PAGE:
food, skiing


birkie silliness

Birkie Sillies

As “day 1 soreness” continues to reveal new signs that I perhaps overdid things yesterday (hello arches and forearms! Really?), now seems a great time to go over what got me and this now-aching but generally happy temple of a body to this state. Here goes:

October 2011

I secure a cabin rental in Hayward for Birkie weekend 2012. I claim to have very little interest in skiing any of the competitive ski events that weekend, but my husband, a few friends and I have decided to make a fun north woods weekend of it and I’ve offered to secure lodging. Last year, Steve and I got a hotel room for the weekend, to enable him to compete in his race event, but we found the dining options in the area to be very limited, so lodging with a kitchen would be key to enjoyment of the weekend, for us. Especially if I plan to spend the race day of the weekend doing something other than racing (perhaps making chili).

Mid-November 2011

I register for the full Birkebeiner Classic race: 54 kilometers of skinny-skiing in the classic traditional striding style. In late October I ran a 25k trail race that had me on my feet for three hours. I figure I am well on my way toward being lungs- and legs-fit for a 6+ hour ski race, so why not get registered? I succumb to the pressure exerted by the organizers (“race registration is likely to close THIS WEEK!”), but I feel energized for the coming winter. Most winters, I can’t keep running outdoors anyway, due to all the ice on the trails and sidewalks. Skiing is likely going to be the way I keep fit. Or so I think…

Mid-January 2012

The twin cities metro area has very little snow. Most of it is man-made and sits on surfaces at just 2-3 cross-country ski areas. All of those sound to be commandeered by high school and masters ski teams during the hours I could feasibly get there, around my workday and other weekly commitments. I haven’t touched my skinny skis since last February.

smiling racers

Happy to be at Telemark.

Steve and I head out to Washington State for a 3-day weekend of skiing in the Methow River Valley with two of the people who are part of our Hayward plans in February. The snow is bountiful and in great condition. Over the weekend, we put in about 45k on varied terrain at altitude. I work hard enough to be sore on days 2, 3, and 4, but am feeling good. We have a great time and I’m energized again to do some more training back in Minnesota. If the skies open up and deliver some fluffy white goodness to the ski areas in town where mere mortals can log some time on skis, I’ll be able to pull this off. I just need about four weekends with long days of skiing.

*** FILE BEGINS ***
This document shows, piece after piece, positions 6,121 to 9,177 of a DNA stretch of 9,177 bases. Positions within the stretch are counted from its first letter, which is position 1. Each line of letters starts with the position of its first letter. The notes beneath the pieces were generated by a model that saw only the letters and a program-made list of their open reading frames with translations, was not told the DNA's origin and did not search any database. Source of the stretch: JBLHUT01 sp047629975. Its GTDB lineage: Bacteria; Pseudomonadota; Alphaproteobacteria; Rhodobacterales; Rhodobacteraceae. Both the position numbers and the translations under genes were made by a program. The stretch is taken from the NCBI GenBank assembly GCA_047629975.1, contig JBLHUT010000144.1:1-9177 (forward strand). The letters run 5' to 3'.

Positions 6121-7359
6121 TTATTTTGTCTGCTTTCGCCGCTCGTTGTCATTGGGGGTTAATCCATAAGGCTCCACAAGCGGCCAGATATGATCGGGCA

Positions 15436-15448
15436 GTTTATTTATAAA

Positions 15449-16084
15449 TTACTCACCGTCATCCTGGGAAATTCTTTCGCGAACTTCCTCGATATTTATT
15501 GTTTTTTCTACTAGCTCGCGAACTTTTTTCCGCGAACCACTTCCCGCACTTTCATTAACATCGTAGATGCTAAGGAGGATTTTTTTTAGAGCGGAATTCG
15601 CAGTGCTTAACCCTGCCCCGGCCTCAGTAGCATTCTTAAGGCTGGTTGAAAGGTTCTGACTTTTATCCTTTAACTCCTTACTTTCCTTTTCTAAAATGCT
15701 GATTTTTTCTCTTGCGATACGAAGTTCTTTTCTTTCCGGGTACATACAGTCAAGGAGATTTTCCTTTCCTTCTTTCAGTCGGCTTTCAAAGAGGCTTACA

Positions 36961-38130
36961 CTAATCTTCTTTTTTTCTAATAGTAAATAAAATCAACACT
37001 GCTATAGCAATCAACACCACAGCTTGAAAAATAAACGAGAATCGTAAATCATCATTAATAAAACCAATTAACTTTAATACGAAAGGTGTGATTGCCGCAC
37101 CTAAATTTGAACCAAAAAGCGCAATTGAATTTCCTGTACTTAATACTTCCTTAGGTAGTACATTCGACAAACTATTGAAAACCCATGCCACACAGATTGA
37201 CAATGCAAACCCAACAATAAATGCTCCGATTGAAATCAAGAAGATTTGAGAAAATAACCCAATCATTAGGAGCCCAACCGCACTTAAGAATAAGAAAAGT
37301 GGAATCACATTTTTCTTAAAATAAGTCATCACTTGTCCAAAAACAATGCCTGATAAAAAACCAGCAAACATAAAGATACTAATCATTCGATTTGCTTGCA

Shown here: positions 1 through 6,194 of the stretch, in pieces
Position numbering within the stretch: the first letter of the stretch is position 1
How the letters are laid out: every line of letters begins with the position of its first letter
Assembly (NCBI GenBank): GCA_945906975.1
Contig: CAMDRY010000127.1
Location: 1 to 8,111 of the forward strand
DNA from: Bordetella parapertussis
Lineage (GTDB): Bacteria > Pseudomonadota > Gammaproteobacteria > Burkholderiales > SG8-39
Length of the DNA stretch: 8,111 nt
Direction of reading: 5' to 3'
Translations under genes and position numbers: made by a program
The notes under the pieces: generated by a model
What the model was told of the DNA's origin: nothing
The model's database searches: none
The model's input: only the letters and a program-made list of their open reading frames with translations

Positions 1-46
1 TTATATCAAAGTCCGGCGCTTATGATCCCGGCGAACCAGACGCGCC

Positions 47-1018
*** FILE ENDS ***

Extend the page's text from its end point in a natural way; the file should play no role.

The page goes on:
Early February 2012

I decide not to ski the race: I haven’t touched the skis since the Methow trip, nor have I done any ski-like training.  There’s no snow! Well, there is snow within 2 hours of our house, but my weekend plans don’t allow for that amount of time for ski training. And, it’s ok. The original plan was to hang back and make chili.

I’ve kept up my general fitness, running 2-3 days a week, doing yoga most days, swimming now and then, and doing strength/power workouts a few times a week. The running, I feel, is generally good base training for my summer running season, but my longest runs lately take about an hour and I’m not including much hill or interval work. I feel it would be foolish and perhaps a little disrespectful to consider doing the long, hilly race. On the other hand, I am also aware that I have a registration card that some of my friends don’t have (perhaps as I got the last one), so it also feels disrespectful to just not show up for the event. I’m torn.

Thursday, February 23, 2012

kid racer

Getting an early start

After an evening in the Cities, catching up with several local friends, Jon, Steve and I arrive in Hayward just in time to watch one of those friend’s daughter participate in the Barnebirkie – the children’s event that is part of the festivities. 900 kids, ages 3-13, do a 1, 3, or 5k ski tour/race in town. Some kids had skied before, some hadn’t. Some were tiny tots, some were leggy teenage giants. All were on skis, supported by family and/or the community. It was a chaotic-looking mass start, and a somewhat less chaotic-looking progression toward the big finish line on Hayward’s Main Street. It was inspiring! I was once a skier, that small. But on alpine skis. Trying. Getting better. Sticking with it.

I’m inching closer to donning the chip and bib on Saturday, and seeing if I can accomplish that distance. I feel it’s a big If: I may need to bail at one of the aid areas if a joint, blister, or my energy level determine that has to happen. I’m sort of okay with that idea.

Normally I train for events to such a level that I am very confident that I will achieve my goal, be it finishing or hitting a certain time. But now, inspired by the kids with so many determined faces, maybe it’s a worthwhile test to try something that I don’t know for sure I can achieve? It’s been a few years since I did that.

An hour later, we are at the Birkie Expo, picking up our race packets. I figure if there’s loot, I’ve paid for it, so I might as well pick it up.

I win a door prize: A Swix fanny pack. I’ll find use for it; it’s pretty large and could hold a water bottle or maybe a puffy jacket, if I ski on a very cold day in the future. It’s just a door prize, but it’s also just another reason, this one silly, to consider suiting up.

While at the expo, I overhear someone talking about how awesome the Birkie is because of how many “citizen” racers participate. It’s evidently unique in that way. I hadn’t known that fact, though that segment of the entrants likely includes everyone but the lycra-clad elites. You don’t have to look like a giraffe decked out in NASCAR to be someone who has done more training than I have, and to finish before officials escort you off the course.